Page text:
The last thing that parents and potential students should investigate in what to consider when looking for a college, is reputation and networking potential. Obviously, holding a degree from a well-known university or specialty school is going to land your foot in the door more quickly than one from a community sector facility. However, it is important to do a thorough check of the schools reputation – which includes the background and qualifications of the professors. The reason you send your child to college is to help them get a great job, doing work they love while earning living. The reputation of a school, even a small one – can be enough for potential employers to want to give your child a change. Additionally, being able to network with other people while you attend school, can help you later in life. As we all learn at some point, playing the ‘ho do you know’ game, can definitely be a good thing and many colleges based on reputation, and the contacts your child will make – can do just that.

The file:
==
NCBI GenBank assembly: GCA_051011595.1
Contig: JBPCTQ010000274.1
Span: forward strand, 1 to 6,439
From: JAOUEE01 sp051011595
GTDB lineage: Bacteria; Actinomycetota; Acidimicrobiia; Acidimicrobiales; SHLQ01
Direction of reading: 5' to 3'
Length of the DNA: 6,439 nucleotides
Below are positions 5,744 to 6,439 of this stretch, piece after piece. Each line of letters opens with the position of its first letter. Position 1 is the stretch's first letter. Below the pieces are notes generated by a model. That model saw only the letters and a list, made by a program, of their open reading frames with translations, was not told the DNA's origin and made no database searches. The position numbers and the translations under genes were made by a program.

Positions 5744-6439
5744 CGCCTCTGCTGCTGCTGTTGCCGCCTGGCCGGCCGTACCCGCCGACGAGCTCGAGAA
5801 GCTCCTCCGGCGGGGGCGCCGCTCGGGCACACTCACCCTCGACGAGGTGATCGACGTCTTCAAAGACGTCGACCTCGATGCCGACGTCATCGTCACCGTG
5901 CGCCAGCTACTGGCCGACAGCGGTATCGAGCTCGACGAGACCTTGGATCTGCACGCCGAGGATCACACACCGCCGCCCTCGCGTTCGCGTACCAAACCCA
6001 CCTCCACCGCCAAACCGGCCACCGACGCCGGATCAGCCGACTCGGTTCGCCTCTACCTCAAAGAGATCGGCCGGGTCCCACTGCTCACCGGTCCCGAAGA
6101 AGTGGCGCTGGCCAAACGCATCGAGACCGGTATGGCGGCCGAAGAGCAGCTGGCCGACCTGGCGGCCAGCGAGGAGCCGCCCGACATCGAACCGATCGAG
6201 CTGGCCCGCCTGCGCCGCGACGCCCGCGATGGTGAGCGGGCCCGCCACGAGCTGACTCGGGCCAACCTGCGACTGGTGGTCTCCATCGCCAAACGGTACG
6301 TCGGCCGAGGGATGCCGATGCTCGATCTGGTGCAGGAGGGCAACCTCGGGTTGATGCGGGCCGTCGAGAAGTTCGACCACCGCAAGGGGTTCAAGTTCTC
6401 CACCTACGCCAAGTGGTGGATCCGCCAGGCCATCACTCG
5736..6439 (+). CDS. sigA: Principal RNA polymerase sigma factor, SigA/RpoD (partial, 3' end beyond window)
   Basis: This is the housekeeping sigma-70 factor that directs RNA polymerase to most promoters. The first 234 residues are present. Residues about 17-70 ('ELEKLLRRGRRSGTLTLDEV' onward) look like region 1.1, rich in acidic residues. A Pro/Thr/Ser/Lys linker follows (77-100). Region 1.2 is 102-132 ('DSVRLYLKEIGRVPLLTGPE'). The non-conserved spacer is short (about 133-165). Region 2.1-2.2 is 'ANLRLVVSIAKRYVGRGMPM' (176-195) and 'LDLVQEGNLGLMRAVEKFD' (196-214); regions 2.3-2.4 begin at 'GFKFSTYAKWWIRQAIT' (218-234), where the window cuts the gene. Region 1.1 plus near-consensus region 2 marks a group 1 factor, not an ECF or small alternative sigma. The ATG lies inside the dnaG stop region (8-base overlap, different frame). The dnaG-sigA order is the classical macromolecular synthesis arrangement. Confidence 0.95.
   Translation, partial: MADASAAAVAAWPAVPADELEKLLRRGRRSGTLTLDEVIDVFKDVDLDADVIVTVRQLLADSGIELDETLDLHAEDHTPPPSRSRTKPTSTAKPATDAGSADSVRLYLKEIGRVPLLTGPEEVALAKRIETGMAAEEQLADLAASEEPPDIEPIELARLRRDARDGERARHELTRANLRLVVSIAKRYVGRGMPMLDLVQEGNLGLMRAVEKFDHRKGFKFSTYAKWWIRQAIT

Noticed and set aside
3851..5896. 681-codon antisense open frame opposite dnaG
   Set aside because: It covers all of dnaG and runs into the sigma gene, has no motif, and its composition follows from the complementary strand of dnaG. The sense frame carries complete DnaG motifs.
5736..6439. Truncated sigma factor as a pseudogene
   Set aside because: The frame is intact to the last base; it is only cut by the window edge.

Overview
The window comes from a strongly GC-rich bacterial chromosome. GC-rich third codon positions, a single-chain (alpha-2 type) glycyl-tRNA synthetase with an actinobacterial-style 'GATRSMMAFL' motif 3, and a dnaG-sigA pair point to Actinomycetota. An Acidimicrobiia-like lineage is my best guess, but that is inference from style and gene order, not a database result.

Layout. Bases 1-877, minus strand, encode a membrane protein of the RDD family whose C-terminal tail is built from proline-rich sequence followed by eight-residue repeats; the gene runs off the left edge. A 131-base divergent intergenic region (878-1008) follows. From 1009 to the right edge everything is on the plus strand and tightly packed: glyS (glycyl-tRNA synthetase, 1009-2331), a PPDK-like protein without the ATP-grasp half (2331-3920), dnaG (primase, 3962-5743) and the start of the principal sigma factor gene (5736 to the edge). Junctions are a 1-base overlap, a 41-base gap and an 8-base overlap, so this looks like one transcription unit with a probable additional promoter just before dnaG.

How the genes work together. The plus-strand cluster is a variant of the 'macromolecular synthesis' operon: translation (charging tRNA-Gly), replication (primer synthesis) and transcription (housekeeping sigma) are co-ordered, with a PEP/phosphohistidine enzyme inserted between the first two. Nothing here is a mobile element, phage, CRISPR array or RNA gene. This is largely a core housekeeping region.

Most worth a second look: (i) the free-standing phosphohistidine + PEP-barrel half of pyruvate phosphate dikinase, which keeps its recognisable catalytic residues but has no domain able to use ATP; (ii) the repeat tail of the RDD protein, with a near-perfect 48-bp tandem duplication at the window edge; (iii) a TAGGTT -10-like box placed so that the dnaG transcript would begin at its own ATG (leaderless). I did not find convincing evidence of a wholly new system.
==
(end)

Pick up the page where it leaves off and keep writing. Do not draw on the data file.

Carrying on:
Secondary education is very important,it does not matter if youget your mba degree online, go to a college, university or trade trade school, theykey is furthering your knowledge. When parents and children can work together and discuss the options and opportunity that exist, the decision can be easier. Look for helpful resources in your child’s high school, meet with a graduation coach, and begin exploring colleges long before your child’s senior year. It’s true, your child may not know exactly what they want to be when they grow up, but providing an education is the most important thing parents can do for their children.